(16-Apr-2015 03:57 AM)federberg Wrote:  That's interesting Riot - thank you. So do you believe that the SC shooting, and more importantly the reflexive way the policeman tried to cover up his crime (I was in fear for my life), was unusual? I'm just trying to get you to elaborate on your statement that "some of the shootings seem like self-defense". There's clearly no question that this is an excuse police can use whether the victim is black or white. But if the black community has been arguing for years that they view the police as a threat for this very reason, shouldn't we all start to take that more seriously now? I'm just wondering that if not for the mobile recording we would all have taken the policeman's justification on face value. Is it time for us to question a bit more?

As an aside.. I read an article in a UK broadsheet (trying to find the link). In which a black american journalist tells the story about her younger brother going off to university. She writes about how she and her parents caution her brother to keep away from the police and don't act in a threatening manner. She speculates that a white family in a similar situation would caution their young son to stay in areas that are policed. She talks about how crazy it is that the perspective of such a fundamental thing as public safety can be viewed so differently in both communities. It was a moving piece.

I see three scenerios happening, and I do think black people have legitimate reasons to have heightened fear of cops. First you have what happened in South Carolina, where a cop murdered an unarmed man and tried to cover it up. That one is cut and dry. Bad dude did a horrible thing, but it doesn't mean this is indicative of the police in general. I think these incidents are the rarest of the 3 types of cops killing someone.

Second, you have something in between, and my opinion the most common type. Some sort of physical conflict occurs, and in the midst of that the person gets shot by the cop. These are fishy-grey area cases, where the question becomes was lethal force justified. From these incidents are the major potential learning moments for us as a culture, where we should really be asking, what are criteria for lethal force, for training and hiring cops, and policing habits. Poor often african american inner city areas are often very heavily or even over policed leading to increased conflict, but these policies are not created by officers on the ground, and violent confrontations are very confusing, and decisions can be difficult and have to be made in matters of seconds. Does this mean "i feared for my life" should be accepted at face value? no. But that doesn't mean sometimes cops have harmed people in order to protect their own life, when he is not being shot at.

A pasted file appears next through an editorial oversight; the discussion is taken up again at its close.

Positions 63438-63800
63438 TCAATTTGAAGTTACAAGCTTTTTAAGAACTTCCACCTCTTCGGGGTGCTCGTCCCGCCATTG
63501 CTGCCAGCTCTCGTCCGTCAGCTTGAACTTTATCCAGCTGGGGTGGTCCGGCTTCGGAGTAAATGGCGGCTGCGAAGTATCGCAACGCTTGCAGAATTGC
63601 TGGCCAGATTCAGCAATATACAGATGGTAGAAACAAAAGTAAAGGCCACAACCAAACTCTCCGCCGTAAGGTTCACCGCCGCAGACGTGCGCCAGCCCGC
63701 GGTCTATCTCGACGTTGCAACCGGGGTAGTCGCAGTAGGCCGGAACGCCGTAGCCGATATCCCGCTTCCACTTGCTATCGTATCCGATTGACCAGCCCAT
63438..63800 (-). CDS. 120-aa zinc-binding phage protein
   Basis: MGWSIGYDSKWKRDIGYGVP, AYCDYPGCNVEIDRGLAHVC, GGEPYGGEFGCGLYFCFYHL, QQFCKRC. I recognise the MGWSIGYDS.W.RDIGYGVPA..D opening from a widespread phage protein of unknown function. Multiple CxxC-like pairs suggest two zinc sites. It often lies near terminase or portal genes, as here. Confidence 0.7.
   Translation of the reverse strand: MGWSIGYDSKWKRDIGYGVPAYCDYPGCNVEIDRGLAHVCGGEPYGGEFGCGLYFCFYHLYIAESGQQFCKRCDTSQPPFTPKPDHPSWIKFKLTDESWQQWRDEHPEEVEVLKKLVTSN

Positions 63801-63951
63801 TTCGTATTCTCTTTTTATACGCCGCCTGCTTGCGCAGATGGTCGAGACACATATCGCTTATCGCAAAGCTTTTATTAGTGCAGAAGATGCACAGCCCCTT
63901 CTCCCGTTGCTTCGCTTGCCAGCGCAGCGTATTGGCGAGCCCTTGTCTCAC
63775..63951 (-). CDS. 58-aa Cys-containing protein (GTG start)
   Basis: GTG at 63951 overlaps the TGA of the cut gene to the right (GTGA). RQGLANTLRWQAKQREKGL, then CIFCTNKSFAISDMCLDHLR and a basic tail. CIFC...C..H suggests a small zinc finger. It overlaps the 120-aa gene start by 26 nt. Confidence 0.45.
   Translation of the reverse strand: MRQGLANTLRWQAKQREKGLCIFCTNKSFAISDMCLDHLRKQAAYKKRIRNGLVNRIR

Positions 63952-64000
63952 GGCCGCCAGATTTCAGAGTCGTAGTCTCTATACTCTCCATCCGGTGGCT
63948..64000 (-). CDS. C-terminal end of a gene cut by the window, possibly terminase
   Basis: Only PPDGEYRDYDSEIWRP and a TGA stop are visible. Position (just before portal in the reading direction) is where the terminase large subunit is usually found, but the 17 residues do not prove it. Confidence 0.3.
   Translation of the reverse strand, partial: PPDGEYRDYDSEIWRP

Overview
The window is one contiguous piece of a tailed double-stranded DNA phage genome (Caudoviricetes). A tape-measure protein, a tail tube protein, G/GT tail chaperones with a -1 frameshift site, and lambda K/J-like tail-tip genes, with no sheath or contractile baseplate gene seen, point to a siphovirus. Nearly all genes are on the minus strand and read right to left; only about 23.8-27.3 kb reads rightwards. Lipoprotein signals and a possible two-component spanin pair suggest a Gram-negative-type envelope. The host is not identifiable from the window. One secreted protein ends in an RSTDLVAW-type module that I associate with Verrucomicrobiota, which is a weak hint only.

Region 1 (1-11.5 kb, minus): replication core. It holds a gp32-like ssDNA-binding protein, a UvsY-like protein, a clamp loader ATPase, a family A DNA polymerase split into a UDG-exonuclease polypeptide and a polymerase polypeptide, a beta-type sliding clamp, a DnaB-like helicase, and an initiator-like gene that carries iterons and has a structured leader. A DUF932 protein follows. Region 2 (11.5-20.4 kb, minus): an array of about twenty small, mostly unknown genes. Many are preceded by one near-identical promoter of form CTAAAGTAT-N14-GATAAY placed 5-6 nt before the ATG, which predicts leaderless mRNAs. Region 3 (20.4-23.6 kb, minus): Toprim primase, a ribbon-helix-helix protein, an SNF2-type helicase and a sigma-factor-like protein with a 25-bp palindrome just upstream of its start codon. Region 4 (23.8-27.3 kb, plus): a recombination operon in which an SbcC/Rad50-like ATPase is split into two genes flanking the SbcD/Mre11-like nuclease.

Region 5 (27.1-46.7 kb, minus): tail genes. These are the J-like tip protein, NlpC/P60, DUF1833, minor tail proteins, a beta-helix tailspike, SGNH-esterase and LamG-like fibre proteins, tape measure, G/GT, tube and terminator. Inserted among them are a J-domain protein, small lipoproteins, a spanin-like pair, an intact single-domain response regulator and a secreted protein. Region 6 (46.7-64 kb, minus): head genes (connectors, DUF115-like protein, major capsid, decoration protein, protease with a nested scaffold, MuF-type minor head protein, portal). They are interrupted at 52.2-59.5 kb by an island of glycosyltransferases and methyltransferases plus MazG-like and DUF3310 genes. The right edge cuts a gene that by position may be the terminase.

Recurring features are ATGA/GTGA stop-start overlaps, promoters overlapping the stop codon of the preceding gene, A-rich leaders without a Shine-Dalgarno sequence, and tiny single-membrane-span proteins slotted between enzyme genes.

Third, sometimes there are clear cut simple cases where cops are justified in using lethal force, when someone confronts them with lethal force.

The point is that a nuanced discussion has much more to do with structural racism and when lethal force is justified and who we employ to use lethal force, not liberals railing against racist cops and conservatives saying criminals deserve what they get. I doubt in the ferguson or eric garner cases, the cops wished the person dead. I think Eric Garner, they definitely went too far and should have been indited. I have heard too many conflicting news story ferguson to have a clear sense either way.
(This post was last modified: 17-Apr-2015 02:00 PM by Riotbeard.)
17-Apr-2015 01:54 PM
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calitennis127 Offline
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RE: BlackLivesMatter
(15-Apr-2015 02:53 AM)federberg Wrote:  Just interested to hear the thoughts of posters on this issue. I've watched with disbelief in recent years all the examples of police killings of unarmed black people in the U.S, and wondered about how these things can happen and what will need to change for a fair settlement in the United States. It really does seem as if the experiences of different segments of American society are so fundamentally different that to date the majority of Americans have not realised that something is terribly wrong. Is this a fair assessment?

Not really.

First, I think that what is to blame here is Christianity. Christianity caused the KKK (and Christianity is just as likely to cause violence as a religion whose adherents just threw 14 Christians off of a boat in Italy), which caused institutional racism, which causes white cops to kill unarmed black men, particularly black teenagers. That's my take on this.

But seriously, this discussion at the present time is utterly hopeless. What both white conservatives and white liberals share in common is that they don't know or understand black people at all. On top of that, they are so guilt-ridden and trained in "sensitivity" that they can't even point out the most obvious facts. Michael Brown basically shoved a little Indian shopkeeper out of his way after stealing cigars from his store, and he reached into a cop car to grab an officer's gun from the holster, and somehow he is made out to be this innocent chubby black guy eating ice cream on a bench who was assaulted by white racists for having black skin. Eric Garner had been arrested 34 times in his life for an array of crimes, but somehow he is portrayed as the most innocent of innocents in human history.